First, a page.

Did you catch that? A writ may issue merely to investigate the legality of detention; issuance needn’t be reserved for instances where detention has already been shown unlawful. Wouldn’t it be nice if American habeas law followed this approach? I, for one, would quite like that.

Though Laws, LJ had some insightful words about habeas, he ultimately denied issuance of the writ on the grounds that the United Kingdom lacks sufficient control over Yunus to direct his release / delivery. See id. at [29]. This logic was based on Laws’ notion that “[t]he [Memoranda of Understanding] did not create legally binding rights or obligations; and even if they had, they would have sounded on the international plane only.” Id. at [33].


On December 14, the Court of Appeal went the other way on the issue of control. The rationale for finding that the UK could exhibit control turns, somewhat oddly, on the “sufficient uncertainty” of the matter. See [2011] EWCA Civ 1540, [33]. The argument goes that because the Memorandum of Understanding allows the UK to demand production of the detainees it hands over to the US, the government “is . . . entitled either to demand [Yunus’] release or to demand his return to UK custody . . . .” Id. at [34].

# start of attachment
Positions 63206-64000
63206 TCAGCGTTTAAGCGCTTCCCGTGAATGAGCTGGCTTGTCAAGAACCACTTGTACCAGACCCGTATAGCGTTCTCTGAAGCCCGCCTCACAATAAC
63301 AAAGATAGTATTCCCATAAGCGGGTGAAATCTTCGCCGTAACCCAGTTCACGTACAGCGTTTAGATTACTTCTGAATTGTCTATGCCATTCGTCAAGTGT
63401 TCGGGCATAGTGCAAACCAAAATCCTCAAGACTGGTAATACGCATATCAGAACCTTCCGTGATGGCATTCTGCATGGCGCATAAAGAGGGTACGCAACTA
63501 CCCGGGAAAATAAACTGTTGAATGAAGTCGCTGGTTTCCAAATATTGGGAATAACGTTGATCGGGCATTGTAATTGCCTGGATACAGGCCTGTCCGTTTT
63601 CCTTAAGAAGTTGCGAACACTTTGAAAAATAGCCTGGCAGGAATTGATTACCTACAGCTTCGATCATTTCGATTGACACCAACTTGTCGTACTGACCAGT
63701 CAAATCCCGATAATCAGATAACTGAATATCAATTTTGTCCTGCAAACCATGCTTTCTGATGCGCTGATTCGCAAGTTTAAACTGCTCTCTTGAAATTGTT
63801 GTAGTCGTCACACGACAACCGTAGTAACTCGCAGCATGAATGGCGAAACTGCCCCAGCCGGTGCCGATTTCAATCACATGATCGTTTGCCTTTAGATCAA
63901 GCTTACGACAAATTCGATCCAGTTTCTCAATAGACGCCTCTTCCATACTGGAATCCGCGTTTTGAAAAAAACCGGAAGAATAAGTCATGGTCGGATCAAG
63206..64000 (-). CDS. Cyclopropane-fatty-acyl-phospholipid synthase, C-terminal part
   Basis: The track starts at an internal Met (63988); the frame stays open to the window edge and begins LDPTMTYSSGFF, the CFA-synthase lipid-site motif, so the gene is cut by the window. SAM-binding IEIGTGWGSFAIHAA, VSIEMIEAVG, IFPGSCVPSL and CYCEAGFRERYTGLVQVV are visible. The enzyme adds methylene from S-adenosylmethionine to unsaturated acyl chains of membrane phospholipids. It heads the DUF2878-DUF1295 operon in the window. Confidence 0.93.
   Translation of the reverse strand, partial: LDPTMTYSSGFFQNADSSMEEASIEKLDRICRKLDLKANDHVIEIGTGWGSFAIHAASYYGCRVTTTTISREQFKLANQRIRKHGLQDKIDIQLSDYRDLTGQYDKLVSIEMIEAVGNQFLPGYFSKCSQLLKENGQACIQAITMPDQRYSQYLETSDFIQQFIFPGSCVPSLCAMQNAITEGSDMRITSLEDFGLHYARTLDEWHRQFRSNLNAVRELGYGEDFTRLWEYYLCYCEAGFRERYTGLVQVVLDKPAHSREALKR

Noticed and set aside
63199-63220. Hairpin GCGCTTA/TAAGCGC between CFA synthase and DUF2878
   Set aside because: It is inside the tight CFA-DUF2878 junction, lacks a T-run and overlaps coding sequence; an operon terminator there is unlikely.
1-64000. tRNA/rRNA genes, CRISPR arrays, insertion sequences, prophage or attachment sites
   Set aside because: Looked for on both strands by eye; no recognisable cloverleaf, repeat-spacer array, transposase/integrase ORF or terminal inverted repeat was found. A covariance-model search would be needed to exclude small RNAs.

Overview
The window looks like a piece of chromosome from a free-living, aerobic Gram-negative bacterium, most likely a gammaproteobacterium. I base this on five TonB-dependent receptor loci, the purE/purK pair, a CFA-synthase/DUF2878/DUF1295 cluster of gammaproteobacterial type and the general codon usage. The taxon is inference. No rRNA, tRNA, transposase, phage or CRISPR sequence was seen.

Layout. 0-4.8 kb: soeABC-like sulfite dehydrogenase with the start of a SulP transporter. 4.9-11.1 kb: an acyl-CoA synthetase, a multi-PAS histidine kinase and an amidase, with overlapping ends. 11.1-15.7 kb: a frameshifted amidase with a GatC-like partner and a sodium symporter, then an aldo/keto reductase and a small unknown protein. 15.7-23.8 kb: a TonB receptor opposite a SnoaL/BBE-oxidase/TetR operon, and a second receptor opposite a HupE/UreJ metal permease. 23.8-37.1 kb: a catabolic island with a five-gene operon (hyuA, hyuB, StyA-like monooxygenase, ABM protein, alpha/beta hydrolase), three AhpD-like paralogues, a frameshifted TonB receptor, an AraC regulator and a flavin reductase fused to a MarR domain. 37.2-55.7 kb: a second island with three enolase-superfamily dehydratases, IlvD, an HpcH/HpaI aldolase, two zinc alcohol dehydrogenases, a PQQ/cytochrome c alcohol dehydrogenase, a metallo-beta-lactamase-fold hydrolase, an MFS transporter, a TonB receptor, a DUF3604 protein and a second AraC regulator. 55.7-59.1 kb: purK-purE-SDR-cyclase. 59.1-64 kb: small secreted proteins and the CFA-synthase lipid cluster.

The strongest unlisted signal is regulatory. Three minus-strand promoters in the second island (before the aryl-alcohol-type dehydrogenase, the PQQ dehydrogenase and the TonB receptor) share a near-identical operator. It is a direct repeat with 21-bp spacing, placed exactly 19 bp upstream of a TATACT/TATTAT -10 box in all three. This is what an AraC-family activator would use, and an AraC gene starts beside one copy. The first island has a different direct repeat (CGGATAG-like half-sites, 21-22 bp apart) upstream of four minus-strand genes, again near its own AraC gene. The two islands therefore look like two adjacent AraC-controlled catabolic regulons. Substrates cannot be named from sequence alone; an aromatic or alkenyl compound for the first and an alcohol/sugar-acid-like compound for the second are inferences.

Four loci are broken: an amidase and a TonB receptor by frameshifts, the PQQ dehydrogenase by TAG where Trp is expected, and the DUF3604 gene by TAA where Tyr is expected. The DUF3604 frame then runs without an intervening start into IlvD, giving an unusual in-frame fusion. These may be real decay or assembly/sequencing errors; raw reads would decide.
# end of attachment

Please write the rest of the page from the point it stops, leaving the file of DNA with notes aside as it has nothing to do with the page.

The reasons that the UK would be entitled to demand Yunus be delivered turns on the Geneva Convention. Both the Divisional Court and Court of Appeal discuss briefly the Geneva Convention and how Yunus’ continued detention probably violates it. As a result, the Court of Appeal noted that “there is a substantial case for saying that the UK Government is under an international legal obligation to demand the return of [Yunus], and the US Government is bound to accede to such a request.” Id. at [35].